by AJ Gold and Jake Katz
The New Jersey Department of Education recently instituted a revamped teacher evaluation system for the 2013-2014 school year for all public schools in the state. These evaluations affect teachers’ responsibilities inside and outside the classroom.
According to state.nj.us, “Effective educators are the most important in-school factor for student success, but we currently lack a robust statewide evaluation system that adequately measures effectiveness.”
The DOE approved several different models, and a team of Westfield administrators selected the Marshall Model specifically.
According to nysed.gov, the model will evaluate teachers in six main domains.
Principal Mr. Peter Renwick said: “As we were evaluating different models that the state had approved, we looked at the Marshall Model very closely.... There was a lot we liked about it.”
Math Teacher Mr. George Kapner said, “Any time you go into something completely different... people are going to have trepidation.”
The new evaluation system created more specific guidelines than there were previously, such as requiring administrators to visit classrooms more often and to use a detailed, multi-domain rubric, according to westfield-k12staffevalresources.com.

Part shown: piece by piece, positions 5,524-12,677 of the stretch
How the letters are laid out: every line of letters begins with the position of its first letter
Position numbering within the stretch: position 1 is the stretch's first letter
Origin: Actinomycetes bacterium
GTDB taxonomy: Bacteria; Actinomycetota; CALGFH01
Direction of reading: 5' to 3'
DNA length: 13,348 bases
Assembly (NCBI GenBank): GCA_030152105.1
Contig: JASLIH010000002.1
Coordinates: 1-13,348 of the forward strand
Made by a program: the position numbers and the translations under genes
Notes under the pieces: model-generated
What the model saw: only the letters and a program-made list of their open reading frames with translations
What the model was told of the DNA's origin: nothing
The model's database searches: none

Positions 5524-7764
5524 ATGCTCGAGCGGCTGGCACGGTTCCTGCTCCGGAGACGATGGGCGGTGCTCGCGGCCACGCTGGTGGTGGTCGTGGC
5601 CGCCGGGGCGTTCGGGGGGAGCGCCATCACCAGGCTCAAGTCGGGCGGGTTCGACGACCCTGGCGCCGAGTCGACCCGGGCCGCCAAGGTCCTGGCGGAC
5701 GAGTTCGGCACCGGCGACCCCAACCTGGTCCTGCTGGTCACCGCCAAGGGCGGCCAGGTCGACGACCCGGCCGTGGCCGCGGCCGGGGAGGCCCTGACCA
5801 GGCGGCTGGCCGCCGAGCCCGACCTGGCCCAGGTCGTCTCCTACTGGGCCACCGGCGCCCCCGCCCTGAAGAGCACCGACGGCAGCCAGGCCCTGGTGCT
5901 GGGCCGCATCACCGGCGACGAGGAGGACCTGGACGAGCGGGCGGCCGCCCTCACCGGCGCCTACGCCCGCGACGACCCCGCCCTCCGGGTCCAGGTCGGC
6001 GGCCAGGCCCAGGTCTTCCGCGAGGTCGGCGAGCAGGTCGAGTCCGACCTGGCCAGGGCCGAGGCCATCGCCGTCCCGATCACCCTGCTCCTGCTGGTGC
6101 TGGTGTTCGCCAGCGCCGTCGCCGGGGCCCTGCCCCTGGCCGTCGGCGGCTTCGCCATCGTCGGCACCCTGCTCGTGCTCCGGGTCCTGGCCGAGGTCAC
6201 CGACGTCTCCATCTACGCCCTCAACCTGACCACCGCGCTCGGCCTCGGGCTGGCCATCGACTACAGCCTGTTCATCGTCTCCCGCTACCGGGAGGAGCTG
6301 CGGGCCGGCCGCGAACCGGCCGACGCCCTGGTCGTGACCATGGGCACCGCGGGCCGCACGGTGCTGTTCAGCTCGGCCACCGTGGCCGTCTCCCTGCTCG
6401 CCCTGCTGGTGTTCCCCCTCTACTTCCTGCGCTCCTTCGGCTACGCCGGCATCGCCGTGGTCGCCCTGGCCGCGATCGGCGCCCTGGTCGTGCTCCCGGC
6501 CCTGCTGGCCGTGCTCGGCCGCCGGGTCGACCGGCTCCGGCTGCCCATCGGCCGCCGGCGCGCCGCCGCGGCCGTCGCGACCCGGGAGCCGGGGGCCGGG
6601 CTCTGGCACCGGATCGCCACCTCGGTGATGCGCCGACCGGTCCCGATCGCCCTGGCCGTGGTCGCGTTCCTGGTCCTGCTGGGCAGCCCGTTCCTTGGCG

According to northjersey.com, both Governor Chris Christie and President Barack Obama have promoted evaluation reform.
Westfield District Human Resources Specialist Barbara Ball said: “The [new] model endorses frequent, short observations of teachers. Each teacher will be observed a minimum of six times.”
Said Biology Teacher Dr. Dana Philipps: “I am worried for the administrators.... There are a lot of teachers and many more observations required.”
She added, “As with any education reform, the intention is coming from a good place, but I don’t think the [DOE] always thinks through the logistics before asking districts to implement the new system.”
According to state.nj.us, the new system will benefit the teachers in identifying where they could improve and assisting them in the weaker areas. Teachers will reflect on personal goals through self-evaluations.
According to njea.org, one of the major components of this system is the student growth percentiles. SGPs will be calculated from the students’ assessment scores from baseline and post-assessments and will count toward teachers’ final evaluations.
Baseline assessments will be given in the beginning of the year, and post-assessments will occur after instruction.
The assessments provide before-and-after markers of students’ mastery of the teacher-set goals.
Said Senior Carly Friedman, “I’m really interested to see how much I have progressed once I take the test again in April.”